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Shot In The Dark: How Will Landlords, Building Owners Adjust As Vaccines Roll Out?


Patrick Sisson,

The previous, tumultuous year concluded with a sense of optimism, especially for the commercial real estate sector. Distribution of coronavirus vaccines, developed and approved in record time, reached a public elated for anything that can help them return to some semblance of a normal routine.

“People in the real estate industry very badly want people to start coming back to the office, and vaccinations are the single best ways to get there,” Kastle Systems Chairman Mark Ein said. “Hopefully a year from now, virtually everyone is back. The question is how do we manage through the transition until then.”

As vaccinations hopefully pick up in coming months after slow starts in the U.S. and United Kingdom, landlords and building managers will eventually need to answer difficult questions about balancing the safety and security policies of different workplaces and making sure common areas respect the requests of different tenants. While vaccines have only recently been approved and will first be given to high-priority populations, these issues may need to be addressed sooner rather than later. So far, most property owners don’t appear to have a strategy in place.

Hard-hit landlords, especially those who own and operate office buildings, are among those most desperate to get workers back into offices. The Back to Work Barometer, a market tracker of workplace activity at offices serviced by Kastle, a national supplier of end-to-end security systems for commercial properties, found that occupancy in the Top 10 U.S. markets, based on access card swipes, peaked at just 29% last year, as new surges in infections have curtailed on-site work in downtowns across the country.

Consulting firm CREtech found that nearly 60% of U.S. employees expect to be back in their offices for at least a few days a week by the end of March, and a Wall Street Journal report suggested offices may achieve widespread return by late spring or early summer. The U.S. Equal Employment Opportunity Commission ruled in December that companies can mandate vaccination as a condition of work (barring certain exceptions such as religious belief or disabilities), suggesting landlords may be asked to help implement strict access policies sometime in the coming months.

Bisnow reached out to CBRE, JLL, Cushman & Wakefield, RXR Realty and TMG Partners to get a sense of what, if any, policy or preparation they had undertaken to alter building management practices as the vaccine rollout accelerates. Spokespeople for all these firms either weren’t available to comment or declined to comment for the story.

A spokesperson for WeWork said that the coworking company’s policies around COVID-19 follow whatever guidelines that health and government officials establish.

“Throughout the process, we’ve been following CDC guidelines, and WHO guidance for global locations; that’s been our guiding light, and will continue to be so,” it said. “Beyond that, it’s up to individual member companies on how they enforce it with their employees.”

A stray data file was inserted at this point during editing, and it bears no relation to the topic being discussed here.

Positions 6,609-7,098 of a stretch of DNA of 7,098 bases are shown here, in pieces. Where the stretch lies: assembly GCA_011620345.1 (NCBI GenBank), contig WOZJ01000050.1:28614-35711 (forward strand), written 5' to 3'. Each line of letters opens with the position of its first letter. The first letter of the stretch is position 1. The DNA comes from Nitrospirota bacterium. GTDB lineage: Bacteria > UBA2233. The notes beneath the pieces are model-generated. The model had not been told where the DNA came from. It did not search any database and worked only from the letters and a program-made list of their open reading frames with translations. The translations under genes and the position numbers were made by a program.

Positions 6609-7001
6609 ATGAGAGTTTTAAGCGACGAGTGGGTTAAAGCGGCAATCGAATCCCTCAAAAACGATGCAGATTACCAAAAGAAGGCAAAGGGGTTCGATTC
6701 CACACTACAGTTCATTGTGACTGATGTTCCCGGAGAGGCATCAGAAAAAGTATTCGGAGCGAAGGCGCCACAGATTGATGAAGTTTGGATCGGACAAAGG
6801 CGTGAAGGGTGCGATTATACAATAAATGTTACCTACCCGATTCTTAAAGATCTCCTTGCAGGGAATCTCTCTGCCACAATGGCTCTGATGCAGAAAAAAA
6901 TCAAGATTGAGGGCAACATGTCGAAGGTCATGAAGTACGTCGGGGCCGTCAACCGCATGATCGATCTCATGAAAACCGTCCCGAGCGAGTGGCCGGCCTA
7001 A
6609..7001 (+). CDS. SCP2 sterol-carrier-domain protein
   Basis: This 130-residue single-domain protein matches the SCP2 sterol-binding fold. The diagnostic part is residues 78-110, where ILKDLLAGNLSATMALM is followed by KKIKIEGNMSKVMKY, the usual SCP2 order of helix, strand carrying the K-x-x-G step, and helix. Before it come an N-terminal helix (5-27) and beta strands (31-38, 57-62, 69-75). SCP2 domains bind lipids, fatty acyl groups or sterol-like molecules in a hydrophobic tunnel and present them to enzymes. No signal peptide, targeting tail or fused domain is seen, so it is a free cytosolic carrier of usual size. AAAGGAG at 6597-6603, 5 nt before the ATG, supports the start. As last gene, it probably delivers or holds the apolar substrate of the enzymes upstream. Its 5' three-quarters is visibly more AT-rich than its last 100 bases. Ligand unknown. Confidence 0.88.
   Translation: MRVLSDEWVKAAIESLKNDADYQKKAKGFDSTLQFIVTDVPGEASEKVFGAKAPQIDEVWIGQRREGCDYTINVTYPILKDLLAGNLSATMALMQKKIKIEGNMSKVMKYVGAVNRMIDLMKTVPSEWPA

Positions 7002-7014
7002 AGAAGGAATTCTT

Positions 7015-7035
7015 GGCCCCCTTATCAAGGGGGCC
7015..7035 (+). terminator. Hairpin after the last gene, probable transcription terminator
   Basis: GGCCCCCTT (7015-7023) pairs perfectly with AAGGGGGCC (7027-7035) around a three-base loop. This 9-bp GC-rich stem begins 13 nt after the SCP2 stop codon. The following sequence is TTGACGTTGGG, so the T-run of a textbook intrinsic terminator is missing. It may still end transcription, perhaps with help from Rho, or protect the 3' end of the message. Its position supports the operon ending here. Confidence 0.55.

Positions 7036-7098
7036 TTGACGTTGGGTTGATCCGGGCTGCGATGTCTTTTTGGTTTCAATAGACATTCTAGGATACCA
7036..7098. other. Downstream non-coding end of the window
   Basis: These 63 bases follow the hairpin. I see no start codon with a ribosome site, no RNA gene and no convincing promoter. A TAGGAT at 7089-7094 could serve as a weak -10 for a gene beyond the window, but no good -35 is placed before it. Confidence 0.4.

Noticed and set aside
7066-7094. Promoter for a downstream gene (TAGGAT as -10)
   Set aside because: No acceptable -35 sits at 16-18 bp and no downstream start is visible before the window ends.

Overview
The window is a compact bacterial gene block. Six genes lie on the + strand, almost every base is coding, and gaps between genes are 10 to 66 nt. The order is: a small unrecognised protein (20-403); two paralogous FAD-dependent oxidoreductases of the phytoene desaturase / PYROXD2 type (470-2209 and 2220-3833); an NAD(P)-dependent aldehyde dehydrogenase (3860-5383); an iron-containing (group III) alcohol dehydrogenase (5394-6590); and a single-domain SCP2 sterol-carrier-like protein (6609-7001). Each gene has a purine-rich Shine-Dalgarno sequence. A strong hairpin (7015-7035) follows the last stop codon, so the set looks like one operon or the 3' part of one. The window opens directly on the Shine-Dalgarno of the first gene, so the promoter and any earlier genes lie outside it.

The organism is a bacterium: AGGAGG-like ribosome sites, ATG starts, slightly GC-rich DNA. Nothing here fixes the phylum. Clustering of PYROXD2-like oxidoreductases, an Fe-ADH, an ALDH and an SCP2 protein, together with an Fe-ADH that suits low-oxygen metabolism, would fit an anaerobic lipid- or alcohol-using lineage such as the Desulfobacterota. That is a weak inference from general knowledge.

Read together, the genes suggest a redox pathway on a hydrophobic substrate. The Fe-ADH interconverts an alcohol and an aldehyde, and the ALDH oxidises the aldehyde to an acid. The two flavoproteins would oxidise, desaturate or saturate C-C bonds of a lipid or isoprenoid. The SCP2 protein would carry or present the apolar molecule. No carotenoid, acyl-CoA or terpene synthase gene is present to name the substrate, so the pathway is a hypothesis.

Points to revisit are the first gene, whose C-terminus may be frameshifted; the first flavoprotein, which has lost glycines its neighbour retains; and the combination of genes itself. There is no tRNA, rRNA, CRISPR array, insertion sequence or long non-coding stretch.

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Markus Spiske Unsplash

U.S. public health agencies haven’t yet posted advice or guidance on workplace vaccination policy.

The Centers for Disease Control and Prevention, which has offered regularly updated workplace COVID guidance in the U.S., hasn’t released any specific guidance on how workplaces should handle vaccination (nor has the Occupational Safety and Health Administration).

In terms of vaccination strategy, broadly speaking, the UK will prioritize by age while the U.S. prioritizes equity by placing the large category of essential workers at the front of the line. The later strategy will help support personnel return to offices, but the bulk of white-collar workers will be waiting considerably longer for their turn.

Landlords are also balancing questions of when the population will reach some safe threshold of immunity, as well as expected changes in commercial lease activity. Many large companies have started looking into increasing coworking leases or hub-and-spoke models of smaller offices, The Wall Street Journal reported, and 76% of CEOs in an October survey by Fortune said they will be cutting office space overall.

Kastle’s Ein said that vaccination and building management has been a constant topic of conversation among clients.

Tenants and building owners can, for instance, add vaccination status as a field on worker ID badges when they scan to enter or access certain floors or parts of the building. However, Ein doesn’t believe any managers or landlords will end up making vaccination mandatory to enter a particular building lobby or common space.

He sees landlords and managers utilizing more of a collaborative solution, with all stakeholders in a building — operations, owner and tenants — working together to figure out policies, with tenants taking responsibility for their own space and masks and social distancing as pervasive policies throughout the year. In short, the foreseeable future for offices, even with vaccination progress, may look very similar to how it looks today.


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